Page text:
Air compressors, like many other types of mechanical equipment, require adequate lubrication to ensure maximum longevity and optimum performance. The piston, in particular, needs to be able to draw and compress air with minimum frictional resistance. In this regard, air compressors are available in two primary configurations: oil vs
In oil-lubricated compressors, oil is used to reduce the friction between the piston and the walls of the piston chamber. Oil may even be splashed onto the walls and bearings of the cylinder by means of an oil bath. This type of compressor is also referred to as oil-flooded.
On the other hand, oil-free compressors, as their name suggests, do not require lubrication oil. Instead, the piston is pre-lubricated with a Teflon (PTFE) coating. Teflon has one of the lowest coefficients of friction among any solid due to its layered structure, which possesses relatively weak intermolecular bonding forces. These layers easily slide past each other with minimal effort, significantly reducing the friction between the coated elements.
While many compressors in use today are oil-lubricated, oil-free compressors are quickly gaining popularity among various industries. Oil-free compressors are less expensive and capable of achieving the same level of performance as their oil-lubricated counterparts in most applications, making them ideal for myriad industrial purposes.
However in the case of oil vs oil free air compressor machines, which one does your business need?
Oil Vs Oil Free Air Compressor: Which One Is Best for You?
One of the defining features of oil-free compressors is the absence of interaction between the lubricating oil and the compressed air. In oil-lubricated compressors, the air inevitably comes into contact with the oil, introducing a degree of contamination.
Oil droplets, vapors, mist, or liquids can make their way into the output compressed air. This problem is eliminated in oil-free compressors, leading to a better quality compressed air supply. This is especially valuable in applications where air quality is paramount, such as in dentistry or cleanroom compressors.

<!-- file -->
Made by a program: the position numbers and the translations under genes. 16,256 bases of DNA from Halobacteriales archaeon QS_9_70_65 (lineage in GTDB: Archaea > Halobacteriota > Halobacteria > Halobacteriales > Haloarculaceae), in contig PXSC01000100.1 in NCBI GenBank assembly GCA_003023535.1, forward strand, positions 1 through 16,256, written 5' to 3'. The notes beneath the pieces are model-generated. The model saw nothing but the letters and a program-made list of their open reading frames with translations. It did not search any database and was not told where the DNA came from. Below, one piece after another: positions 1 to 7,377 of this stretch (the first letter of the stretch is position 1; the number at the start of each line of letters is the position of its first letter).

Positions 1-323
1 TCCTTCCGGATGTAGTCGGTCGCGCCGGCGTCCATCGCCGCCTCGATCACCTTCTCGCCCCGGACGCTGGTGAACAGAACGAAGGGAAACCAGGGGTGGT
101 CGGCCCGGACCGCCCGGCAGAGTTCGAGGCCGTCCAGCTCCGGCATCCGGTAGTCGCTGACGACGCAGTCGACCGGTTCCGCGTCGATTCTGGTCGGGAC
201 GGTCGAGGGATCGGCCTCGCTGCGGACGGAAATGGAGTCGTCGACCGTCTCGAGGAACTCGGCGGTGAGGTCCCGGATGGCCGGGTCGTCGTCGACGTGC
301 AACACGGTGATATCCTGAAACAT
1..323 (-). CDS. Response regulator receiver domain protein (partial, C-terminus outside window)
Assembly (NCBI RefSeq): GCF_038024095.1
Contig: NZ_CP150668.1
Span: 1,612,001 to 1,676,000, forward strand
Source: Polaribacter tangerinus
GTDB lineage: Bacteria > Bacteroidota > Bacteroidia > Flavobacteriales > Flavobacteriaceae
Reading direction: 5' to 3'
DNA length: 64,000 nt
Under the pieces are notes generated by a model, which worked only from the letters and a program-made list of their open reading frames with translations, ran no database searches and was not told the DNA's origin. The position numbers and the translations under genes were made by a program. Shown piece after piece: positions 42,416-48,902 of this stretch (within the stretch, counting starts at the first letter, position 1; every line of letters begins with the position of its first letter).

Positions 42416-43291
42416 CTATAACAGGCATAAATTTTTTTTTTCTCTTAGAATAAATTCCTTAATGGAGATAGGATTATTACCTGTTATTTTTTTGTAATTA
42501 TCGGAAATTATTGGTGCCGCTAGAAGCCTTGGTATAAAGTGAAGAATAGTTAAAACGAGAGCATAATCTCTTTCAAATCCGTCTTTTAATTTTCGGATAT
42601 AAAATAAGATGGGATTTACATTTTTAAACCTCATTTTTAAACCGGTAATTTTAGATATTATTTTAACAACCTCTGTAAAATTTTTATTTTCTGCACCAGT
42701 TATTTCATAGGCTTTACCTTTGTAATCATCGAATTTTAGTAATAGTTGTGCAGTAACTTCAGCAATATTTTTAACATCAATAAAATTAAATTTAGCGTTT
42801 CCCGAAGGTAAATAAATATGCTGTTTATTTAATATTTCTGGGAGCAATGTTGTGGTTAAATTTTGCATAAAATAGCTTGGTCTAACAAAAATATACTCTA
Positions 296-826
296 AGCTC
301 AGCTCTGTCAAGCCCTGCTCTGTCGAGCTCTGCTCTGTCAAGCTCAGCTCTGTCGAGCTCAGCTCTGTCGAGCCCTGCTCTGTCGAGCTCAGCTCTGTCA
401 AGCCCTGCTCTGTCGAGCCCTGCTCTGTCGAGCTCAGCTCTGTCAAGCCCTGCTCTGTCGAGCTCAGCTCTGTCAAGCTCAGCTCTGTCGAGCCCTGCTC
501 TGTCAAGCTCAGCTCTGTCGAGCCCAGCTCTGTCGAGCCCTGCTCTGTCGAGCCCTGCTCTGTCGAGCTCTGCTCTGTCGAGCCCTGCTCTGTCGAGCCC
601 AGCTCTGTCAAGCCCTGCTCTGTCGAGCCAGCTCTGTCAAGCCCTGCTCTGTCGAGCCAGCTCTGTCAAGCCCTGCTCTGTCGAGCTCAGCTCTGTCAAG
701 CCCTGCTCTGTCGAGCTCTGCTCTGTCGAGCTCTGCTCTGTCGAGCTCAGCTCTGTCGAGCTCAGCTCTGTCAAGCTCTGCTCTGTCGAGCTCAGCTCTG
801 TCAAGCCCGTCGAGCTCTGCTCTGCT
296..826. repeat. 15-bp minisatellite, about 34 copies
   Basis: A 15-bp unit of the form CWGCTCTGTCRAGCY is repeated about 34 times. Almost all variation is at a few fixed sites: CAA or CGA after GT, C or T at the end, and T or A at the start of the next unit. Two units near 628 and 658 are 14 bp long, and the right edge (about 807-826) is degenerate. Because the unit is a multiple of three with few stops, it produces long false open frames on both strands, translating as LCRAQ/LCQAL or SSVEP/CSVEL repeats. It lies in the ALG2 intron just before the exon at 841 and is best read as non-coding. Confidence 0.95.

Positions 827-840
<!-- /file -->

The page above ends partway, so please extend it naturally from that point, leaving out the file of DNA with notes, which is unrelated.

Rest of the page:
Oil-free compressors are also significantly lighter than oil-lubricated compressors, making them ideal for commercial applications that require portability, such as tire inflation, jackhammering, medical air supplies, and roadside assistance pneumatic tools.
Oiled compressors, on the other hand, are bulkier, heavier, and often require mounting. This makes them better suited for situations where the equipment does not require frequent relocation.
How to Maintain an Oil-Free Air Compressor
Oil-free compressors are especially renowned for their minimal maintenance requirements. The absence of lubricating oil combined with the self-lubricating nature of the Teflon coating means that the cylinder requires no further lubrication, eliminating the need for scheduled oil changes.
However, oil-free does not translate to maintenance-free. These pumps must still undergo routine maintenance to ensure safe and efficient compressor operation and optimal service life. Oil-free air compressor maintenance usually consists of checking the following components:
- Safety valve
When inspecting the compressor safety valve, first ensure that the compressor is plugged in and allowed to reach its shut-off pressure. Next, remove the safety valve ring to release the pressure from the tank and observe the valve. If the air is not discharged, or if the valve does not close automatically, then the valve may need to be replaced.
- Compressor tank
Condensation can cause water droplets to build up inside the tank. Ensure that that tank is adequately drained after each use by locating the drain valve and allowing the tank to drain completely.
- Air filter
Be sure to inspect the filter for dirt build-up and wear. Depending on the compressor model, the location, and type of filter (paper, felt, or foam) may vary. Paper or felt filters with significant contamination buildup need to be replaced. Foam filters can be cleaned with soap and water and replaced upon drying. All damaged or worn filters should be replaced immediately.
Additionally, an overall inspection of the compressor should be routinely conducted. Inspect various components such as hoses, valves, power cords, fittings, and seals for damage and signs of wear. The tank’s exterior should also be checked for rust damage, pinholes, or other weak spots. It is important to note that damaged tanks should be replaced immediately. Never attempt to weld, drill, or otherwise repair the compressor tank.
At Energy Machinery, we offer a comprehensive range of oil-free compressors for almost any industrial application. If you would like to find out more about our line of oil-free compressor solutions, feel free to view our equipment catalog or request a free quote today.